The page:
Kansas Supreme Court. As the Seventh Circuit discovered, the Kansas Supreme Court had not specifically identified a test to definitively determine employment status under the KWPA. But Kansas courts have long emphasized the right to control test, and the primary distinction between it and the economic reality test used under the FLSA to determine employee-independent contractor status is that under the economic reality test, the right to control is not considered the single most important factor. The Kansas court ultimately determined that the 20-factor test is a tool to be used in Kansas to determine whether an employer/employee relationship exists under the KWPA, and this test includes economic reality considerations, while maintaining the primary focus on an employer’s right to control.
Although the district court primarily focused on the statements in the drivers’ operating agreement, saying the actual control that FedEx exercised over the drivers was not the question, the Kansas Supreme Court found that how FedEx implemented the operating agreement was a compelling factor in determining the company’s right to control its drivers. Viewing the factors as a whole, the Kansas high court concluded that FedEx had established an employment relationship with its delivery drivers but had dressed the relationship in independent contractor clothing.
NLRB. The issue in the NLRB decision was whether drivers operating out of a FedEx Home Delivery terminal in Connecticut were employees covered under Sec. 2(3) or, instead, were independent contractors, excluded from coverage. Although the Board had taken the position that the drivers were statutory employees, the D.C. Circuit subsequently held that drivers performing the same job at two FedEx facilities in Massachusetts were independent contractors. Acknowledging that this decision raised important questions about the Board’s approach in independent contractor cases, the Board decided to reexamine its approach.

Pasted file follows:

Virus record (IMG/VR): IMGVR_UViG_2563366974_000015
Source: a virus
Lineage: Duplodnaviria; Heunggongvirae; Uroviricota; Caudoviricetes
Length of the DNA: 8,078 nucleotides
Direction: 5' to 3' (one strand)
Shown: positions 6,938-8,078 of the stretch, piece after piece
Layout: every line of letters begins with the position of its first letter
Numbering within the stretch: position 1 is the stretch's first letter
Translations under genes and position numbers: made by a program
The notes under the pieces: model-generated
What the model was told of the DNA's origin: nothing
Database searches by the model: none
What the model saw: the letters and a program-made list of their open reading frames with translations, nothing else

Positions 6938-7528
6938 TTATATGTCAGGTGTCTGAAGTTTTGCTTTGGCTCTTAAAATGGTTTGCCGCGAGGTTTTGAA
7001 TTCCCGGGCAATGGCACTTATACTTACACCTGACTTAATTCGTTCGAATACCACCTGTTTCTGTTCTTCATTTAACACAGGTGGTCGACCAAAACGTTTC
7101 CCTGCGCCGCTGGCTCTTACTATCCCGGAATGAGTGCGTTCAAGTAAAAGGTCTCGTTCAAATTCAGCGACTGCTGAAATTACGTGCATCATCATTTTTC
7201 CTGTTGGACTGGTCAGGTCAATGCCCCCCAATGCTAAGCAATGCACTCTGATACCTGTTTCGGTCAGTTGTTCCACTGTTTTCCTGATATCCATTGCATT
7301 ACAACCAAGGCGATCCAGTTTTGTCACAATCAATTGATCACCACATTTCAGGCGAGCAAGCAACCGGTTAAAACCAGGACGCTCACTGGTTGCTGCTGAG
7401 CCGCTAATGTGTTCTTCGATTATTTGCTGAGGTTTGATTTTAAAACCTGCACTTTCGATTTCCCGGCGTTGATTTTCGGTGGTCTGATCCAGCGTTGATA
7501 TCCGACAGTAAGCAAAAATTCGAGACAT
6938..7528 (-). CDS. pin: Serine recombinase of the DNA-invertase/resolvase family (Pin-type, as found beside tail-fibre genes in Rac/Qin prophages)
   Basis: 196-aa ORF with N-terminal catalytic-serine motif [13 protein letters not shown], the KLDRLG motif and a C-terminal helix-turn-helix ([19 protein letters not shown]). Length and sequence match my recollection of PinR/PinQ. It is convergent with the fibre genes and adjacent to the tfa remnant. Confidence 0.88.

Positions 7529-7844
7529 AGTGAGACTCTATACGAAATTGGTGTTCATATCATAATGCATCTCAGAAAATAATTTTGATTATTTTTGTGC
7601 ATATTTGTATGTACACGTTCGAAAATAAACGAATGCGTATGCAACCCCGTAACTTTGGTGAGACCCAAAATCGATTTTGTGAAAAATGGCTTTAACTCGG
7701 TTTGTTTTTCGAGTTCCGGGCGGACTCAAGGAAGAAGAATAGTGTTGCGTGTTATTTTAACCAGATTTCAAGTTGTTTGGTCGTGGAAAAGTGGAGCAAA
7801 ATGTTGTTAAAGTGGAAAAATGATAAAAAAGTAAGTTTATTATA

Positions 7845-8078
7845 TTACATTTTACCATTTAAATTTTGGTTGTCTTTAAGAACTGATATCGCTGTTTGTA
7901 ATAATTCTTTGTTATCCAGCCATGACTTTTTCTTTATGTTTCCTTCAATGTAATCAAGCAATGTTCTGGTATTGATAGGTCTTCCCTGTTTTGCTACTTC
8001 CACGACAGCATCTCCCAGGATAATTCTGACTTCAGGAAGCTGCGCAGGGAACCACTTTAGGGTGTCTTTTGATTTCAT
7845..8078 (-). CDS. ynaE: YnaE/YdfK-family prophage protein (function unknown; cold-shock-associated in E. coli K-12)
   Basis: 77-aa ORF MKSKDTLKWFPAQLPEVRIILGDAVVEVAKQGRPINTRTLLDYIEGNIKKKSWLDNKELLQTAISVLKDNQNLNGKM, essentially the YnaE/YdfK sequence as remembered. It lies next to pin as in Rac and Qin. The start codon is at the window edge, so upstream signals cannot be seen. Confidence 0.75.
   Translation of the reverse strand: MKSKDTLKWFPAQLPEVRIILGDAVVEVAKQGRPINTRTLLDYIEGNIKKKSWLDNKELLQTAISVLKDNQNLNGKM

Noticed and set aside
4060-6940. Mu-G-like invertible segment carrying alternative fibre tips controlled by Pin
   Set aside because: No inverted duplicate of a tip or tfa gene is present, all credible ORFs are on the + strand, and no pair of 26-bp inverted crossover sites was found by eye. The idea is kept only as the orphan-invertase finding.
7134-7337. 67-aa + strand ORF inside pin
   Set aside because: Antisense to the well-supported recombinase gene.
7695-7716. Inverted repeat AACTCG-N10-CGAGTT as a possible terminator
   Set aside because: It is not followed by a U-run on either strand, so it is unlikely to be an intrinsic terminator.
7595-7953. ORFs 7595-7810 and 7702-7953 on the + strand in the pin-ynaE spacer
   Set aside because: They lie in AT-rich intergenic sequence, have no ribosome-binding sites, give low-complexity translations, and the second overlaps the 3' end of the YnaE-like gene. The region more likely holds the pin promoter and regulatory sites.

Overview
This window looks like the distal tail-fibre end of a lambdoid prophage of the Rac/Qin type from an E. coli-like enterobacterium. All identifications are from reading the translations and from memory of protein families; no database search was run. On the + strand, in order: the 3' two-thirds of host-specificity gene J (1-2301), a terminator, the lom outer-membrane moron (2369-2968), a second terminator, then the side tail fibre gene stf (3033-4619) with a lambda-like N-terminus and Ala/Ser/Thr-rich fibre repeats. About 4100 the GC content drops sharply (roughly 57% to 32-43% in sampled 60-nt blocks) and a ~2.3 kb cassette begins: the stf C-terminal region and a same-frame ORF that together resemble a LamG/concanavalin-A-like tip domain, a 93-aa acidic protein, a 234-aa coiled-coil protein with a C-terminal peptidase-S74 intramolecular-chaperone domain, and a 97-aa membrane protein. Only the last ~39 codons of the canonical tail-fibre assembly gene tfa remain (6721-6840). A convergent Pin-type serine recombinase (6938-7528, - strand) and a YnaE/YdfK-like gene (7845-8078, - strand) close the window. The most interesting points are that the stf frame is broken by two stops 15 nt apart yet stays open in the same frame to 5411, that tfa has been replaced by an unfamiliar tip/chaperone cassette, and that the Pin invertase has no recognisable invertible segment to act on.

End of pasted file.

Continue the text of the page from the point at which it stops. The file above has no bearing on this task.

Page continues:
Common law agency tests. The D.C. Circuit had found the common-law agency test was the appropriate legal standard, but over the course of recent decisions, the standard had changed its focus from the employer’s right to control to the “significant entrepreneurial opportunity for gain or loss.” Acknowledging that all common law considerations were relevant, the appeals court concluded that an important way to evaluate those factors was whether the position presented the opportunities and risks inherent in entrepreneurialism.
But the Board was not convinced. It had never held that entrepreneurial opportunity, in and of itself, was sufficient to establish independent contractor status, it said. In fact, “if a company offers its workers entrepreneurial opportunities that they cannot realistically take, then that does not add any weight to the company’s claim that the workers are independent contractors.” Thus, the Board rejected the D.C. Circuit’s view that it treated entrepreneurial opportunity as the decisive factor. While actual entrepreneurial opportunity for gain or loss remains relevant, it was just one aspect of a factor that asks whether the evidence tends to show that the worker is, in fact, rendering services as part of an independent business, said the Board, finding again that the FedEx Home Delivery drivers were employees under Sec. 2(3).
The Ninth Circuit decisions are Alexander v FedEx Ground Package System, Inc dba FedEx Home Delivery and Slayman v FedEx Ground Package System, Inc dba FedEx Home Delivery, Inc. The decision of the NLRB is FedEx Home Delivery, a division of FedEx Ground Package Systems, Inc., and the Kansas Supreme Court decision is Craig v FedEx Ground Package System, Inc.